Bills Wind Down The Texas Health Insurance Risk Pool When It Is No Longer Needed

Since 1998, the Texas Health Insurance Pool (the state’s high risk pool) has been providing health insurance coverage to Texas residents who cannot get coverage in the private market because they have pre-existing medical conditions. Since its inception, the pool has offered a lifeline to many Texans, but because its coverage is expensive—as required by state law, pool premiums are generally twice as high as comparable coverage—many more Texans with preexisting conditions have remained uninsured.

The national health reform law, the Affordable Care Act, makes fundamental changes to the insurance market that remove the need for states to have high risk pools.  Starting on January 1, 2014, health insurance companies can no longer deny a person coverage because of pre-existing conditions or charge them higher premiums.  Texans covered by the pool today will be able transition into the new Health Insurance Marketplace, where they can choose among a wider array of plan options and have access to some benefits, like maternity, that are not offered by the pool. For example, Sally Jo Hahn, profiled in this YNN story last year, pays $640 a month in Texas’ high-risk pool, and she’s looking forward to more affordable coverage in 2014.

Coverage in the Marketplace will be more affordable than the state’s risk pool.  Low- and moderate-income pool enrollees who get pool subsidies today will pay less in the Marketplace, where more generous subsidies are available.  And even higher income pool enrollees who will have to pay full-price premiums in the Marketplace will fare better, because if the risk pool were to stay open, its premiums would have to climb to twice that in the Marketplace.

SB 1367 by Senator Duncan and HB 2791 by Representative Smithee both wind down the state pool in a responsible manner, by directing the pool board to develop a plan to dissolve the pool, transferring pool authority to the Texas Department of Insurance (to ensure medical claims will be paid, for example), and ensuring that pool coverage doesn’t end before Marketplace coverage takes effect.  Abolishing the pool when it is no longer needed makes sense, and helping pool enrollees move to the Marketplace as soon as it opens not only will result in lower costs for pool enrollees, but also will mean they enter the Marketplace when the most generous federal “reinsurance” funding is available to lessen costs for Marketplace plans that enroll a larger share of less healthy enrollees.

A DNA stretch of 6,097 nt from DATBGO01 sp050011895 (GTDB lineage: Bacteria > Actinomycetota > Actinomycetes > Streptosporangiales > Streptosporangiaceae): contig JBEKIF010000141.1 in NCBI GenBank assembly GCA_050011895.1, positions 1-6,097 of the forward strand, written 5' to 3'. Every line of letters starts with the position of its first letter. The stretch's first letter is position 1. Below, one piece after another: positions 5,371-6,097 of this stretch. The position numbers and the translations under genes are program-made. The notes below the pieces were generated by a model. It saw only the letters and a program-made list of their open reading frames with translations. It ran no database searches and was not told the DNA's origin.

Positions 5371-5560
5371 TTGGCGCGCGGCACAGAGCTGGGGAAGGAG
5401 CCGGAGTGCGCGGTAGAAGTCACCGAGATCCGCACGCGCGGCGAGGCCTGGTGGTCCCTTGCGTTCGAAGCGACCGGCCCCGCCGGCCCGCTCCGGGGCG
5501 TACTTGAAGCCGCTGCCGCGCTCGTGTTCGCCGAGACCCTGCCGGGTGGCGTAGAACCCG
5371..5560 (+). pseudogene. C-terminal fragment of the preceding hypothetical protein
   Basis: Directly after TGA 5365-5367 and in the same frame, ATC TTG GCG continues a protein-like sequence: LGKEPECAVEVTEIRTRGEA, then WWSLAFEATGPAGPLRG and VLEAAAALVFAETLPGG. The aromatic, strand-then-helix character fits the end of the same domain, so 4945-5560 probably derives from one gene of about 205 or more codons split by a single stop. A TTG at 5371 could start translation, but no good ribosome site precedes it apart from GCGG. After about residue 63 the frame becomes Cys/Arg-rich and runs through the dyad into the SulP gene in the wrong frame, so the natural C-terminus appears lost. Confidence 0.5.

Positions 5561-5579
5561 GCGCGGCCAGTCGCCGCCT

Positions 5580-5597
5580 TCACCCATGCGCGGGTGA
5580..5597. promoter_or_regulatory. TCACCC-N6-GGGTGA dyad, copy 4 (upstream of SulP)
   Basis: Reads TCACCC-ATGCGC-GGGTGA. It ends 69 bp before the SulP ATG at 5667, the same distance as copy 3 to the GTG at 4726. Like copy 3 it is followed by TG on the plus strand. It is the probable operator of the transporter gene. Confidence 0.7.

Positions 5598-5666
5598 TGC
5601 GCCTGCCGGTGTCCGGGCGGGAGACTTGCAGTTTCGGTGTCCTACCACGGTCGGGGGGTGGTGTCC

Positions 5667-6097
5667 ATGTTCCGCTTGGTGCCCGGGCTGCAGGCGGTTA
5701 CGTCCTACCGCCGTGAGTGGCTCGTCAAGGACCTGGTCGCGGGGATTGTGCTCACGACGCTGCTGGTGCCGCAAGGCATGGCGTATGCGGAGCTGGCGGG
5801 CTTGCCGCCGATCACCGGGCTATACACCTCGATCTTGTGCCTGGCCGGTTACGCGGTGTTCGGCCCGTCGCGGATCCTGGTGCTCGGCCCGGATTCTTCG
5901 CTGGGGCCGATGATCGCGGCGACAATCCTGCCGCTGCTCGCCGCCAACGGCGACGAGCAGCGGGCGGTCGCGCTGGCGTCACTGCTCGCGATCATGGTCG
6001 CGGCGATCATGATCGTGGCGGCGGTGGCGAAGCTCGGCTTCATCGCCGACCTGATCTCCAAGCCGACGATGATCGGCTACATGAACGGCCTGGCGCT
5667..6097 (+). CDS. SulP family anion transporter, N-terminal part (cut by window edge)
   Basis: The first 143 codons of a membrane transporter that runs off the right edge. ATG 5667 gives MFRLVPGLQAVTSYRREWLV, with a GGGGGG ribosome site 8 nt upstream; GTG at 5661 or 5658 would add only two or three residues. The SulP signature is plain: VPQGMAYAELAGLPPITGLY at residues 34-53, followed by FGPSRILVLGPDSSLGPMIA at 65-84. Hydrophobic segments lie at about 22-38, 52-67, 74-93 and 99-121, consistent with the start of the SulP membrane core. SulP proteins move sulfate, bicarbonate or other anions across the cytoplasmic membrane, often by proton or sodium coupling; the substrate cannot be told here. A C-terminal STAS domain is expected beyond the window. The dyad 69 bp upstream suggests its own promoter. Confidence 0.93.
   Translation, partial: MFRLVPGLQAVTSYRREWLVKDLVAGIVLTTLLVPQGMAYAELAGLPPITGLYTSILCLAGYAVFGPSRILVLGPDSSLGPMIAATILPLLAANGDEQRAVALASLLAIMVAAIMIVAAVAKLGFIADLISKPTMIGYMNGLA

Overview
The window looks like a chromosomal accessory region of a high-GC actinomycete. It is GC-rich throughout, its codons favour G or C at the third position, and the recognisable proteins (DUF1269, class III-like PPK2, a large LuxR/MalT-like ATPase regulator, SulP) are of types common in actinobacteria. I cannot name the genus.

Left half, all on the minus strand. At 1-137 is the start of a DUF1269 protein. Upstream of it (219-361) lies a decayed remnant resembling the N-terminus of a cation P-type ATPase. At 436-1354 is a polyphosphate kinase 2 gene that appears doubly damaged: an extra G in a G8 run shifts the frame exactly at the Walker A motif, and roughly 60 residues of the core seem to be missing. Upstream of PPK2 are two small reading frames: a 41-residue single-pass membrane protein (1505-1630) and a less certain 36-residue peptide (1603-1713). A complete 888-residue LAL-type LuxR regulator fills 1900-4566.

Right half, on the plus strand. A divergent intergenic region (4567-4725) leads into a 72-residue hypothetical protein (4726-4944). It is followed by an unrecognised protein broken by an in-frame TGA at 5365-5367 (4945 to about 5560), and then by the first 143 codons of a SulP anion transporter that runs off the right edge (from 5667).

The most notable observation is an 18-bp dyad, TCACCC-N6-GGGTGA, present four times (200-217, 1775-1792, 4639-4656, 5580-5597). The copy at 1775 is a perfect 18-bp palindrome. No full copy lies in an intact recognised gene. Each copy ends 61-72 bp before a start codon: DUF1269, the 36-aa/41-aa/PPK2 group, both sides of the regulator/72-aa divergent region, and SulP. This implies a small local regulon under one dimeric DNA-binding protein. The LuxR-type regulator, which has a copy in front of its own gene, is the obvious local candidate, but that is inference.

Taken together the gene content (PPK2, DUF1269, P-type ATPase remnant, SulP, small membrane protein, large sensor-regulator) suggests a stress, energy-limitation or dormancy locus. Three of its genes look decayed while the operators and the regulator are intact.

It is important that the pool stay open long enough to allow members to move into the Marketplace.  The Marketplace is scheduled to begin open enrollment on October 1, 2013 with coverage taking effect on January 1, 2014.  The bill requires risk pool coverage to end as of January 1, 2014 (as long as the Marketplace has guaranteed-issue coverage effective).  That means pool members will have less than 3 months to shop for and enroll in Marketplace coverage if they want to avoid any gaps in coverage and have their new policy effective on January 1. That is a quick transition, but doable if the pool provides meaningful education and transition assistance to its 23,000 members. We are pleased to see that the pool’s outreach and education efforts about Marketplace coverage are already underway.

Written by Stacey Pogue, Center for Public Policy Priorities, and cross-posted from the Better Texas Blog.

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4 responses to “Bills Wind Down The Texas Health Insurance Risk Pool When It Is No Longer Needed”

  1. The transition from the Texas High Risk Pool is one that we can’t wait to see. The THRP has been so expensive and benefits so limited that we are excited to see it go away. Our clients will see enhanced benefits, more affordable pricing, and most of all the stigma with being in the pool will be gone.

    You make an excellent point that shoppers need to make sure that they take advantage of any new premium subsidies they qualify for. We’ve written about it here in the post, SAVE MONEY – LOSE THE TEXAS HIGH RISK POOL.
    http://texashealthdesign.com/thdblog/

  2. Carra Kiener says:

    So what happens to my Texas risk pool coverage if the Government comes to a stand still and the Affordable Care Act fails to get passed? I am really worried at this point!

    • Lmoskowitz says: